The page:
Military history

The American Civil War and the Wars of the Industrial Revolution

The American Civil War and the Wars of the Industrial Revolution

Hailed as the most compelling biography of the German dictator yet written, Ian Kershaw's Hitler brings us closer than ever before to the heart of its subject's immense darkness.

The Civil War was the bloodiest in America's history, comprising 149 engagements of importance and 2200 skirmishes. The author narrates the history of the war and also describes how such factors as generalship, staff work, organization, intelligence and logistics affect the shape and decisions of the battlefield. He looks at the strengths, and weaknesses of the opposing sides - the North's industrial strength and the South's material shortages, for example - and the effect of new weapons on tactics. He explores the crucial role of the industrial revolution on the course of 19th-century warfare, first in the Crimean War, then in Prussia's wars with Austria and France, and most dramatically in the American Civil War.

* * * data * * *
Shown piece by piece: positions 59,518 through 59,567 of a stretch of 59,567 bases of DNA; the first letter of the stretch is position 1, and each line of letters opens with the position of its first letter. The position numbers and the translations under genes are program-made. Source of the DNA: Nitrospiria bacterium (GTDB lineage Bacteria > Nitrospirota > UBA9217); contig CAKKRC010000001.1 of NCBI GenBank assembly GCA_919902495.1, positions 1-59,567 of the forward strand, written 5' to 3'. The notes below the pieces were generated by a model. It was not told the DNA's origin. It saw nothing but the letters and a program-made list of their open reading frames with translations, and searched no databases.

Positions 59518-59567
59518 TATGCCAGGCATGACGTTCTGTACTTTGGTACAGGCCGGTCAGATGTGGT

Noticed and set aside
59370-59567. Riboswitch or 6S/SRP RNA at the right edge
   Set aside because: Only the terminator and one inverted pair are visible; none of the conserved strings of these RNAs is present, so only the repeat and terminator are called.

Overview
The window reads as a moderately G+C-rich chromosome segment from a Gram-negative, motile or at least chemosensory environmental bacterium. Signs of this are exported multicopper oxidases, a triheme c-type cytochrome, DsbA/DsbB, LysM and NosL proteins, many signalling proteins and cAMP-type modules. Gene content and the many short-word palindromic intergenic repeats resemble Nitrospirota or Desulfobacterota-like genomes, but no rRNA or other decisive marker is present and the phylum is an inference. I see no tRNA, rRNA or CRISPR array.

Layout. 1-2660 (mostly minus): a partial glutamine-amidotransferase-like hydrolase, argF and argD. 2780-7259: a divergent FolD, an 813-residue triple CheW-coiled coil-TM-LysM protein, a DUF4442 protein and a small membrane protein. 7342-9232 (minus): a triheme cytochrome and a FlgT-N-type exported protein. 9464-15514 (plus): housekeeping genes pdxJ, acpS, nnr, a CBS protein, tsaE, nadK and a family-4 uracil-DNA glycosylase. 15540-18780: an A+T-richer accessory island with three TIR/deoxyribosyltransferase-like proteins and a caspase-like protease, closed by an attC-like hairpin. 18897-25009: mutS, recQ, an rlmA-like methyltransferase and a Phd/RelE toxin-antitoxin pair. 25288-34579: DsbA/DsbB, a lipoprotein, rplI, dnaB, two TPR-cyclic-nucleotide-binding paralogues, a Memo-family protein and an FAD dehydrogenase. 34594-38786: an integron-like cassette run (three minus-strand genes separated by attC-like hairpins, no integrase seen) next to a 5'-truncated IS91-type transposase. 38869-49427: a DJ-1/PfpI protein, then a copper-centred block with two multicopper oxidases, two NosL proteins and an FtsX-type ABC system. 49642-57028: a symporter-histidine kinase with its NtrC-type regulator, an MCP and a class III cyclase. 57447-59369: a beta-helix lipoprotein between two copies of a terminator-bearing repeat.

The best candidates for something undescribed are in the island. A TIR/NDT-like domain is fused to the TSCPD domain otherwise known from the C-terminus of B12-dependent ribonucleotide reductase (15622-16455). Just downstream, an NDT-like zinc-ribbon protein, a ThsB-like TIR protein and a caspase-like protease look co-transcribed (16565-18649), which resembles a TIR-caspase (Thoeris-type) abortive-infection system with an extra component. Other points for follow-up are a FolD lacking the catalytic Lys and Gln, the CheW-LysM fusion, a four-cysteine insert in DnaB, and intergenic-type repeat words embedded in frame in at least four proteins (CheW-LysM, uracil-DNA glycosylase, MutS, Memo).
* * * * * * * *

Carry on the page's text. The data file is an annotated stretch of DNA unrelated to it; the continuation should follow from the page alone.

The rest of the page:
INTRODUCTION

Chapter 1: North and South Divide

Chapter 2: Will There Be a War?

Chapter 3: Improvised Armies

Chapter 4: Running the War

Chapter 5: The Military Geography of the Civil War

Chapter 6: The Life of the Soldier

Chapter 7: Plans

Chapter 8: McClellan Takes Command

Chapter 9: The War in Middle America

Chapter 10: Lee’s War in the East, Grant’s War in the West

Chapter 11: Chancellorsville and Gettysburg

Chapter 12: Vicksburg

Chapter 13: Cutting the Chattanooga—Atlanta Link

Chapter 14: The Overland Campaign and the Fall of Richmond

Chapter 15: Breaking into the South

Chapter 16: The Battle off Cherbourg and the Civil War at Sea

Chapter 17: Black Soldiers

Chapter 18: The Home Fronts

Chapter 19: Walt Whitman and Wounds

Chapter 20: Civil War Generalship

Chapter 21: Civil War Battle

Chapter 22: Could the South Have Survived?

Chapter 23: The End of the War

NOTES

BIBLIOGRAPHY

ACKNOWLEDGEMENTS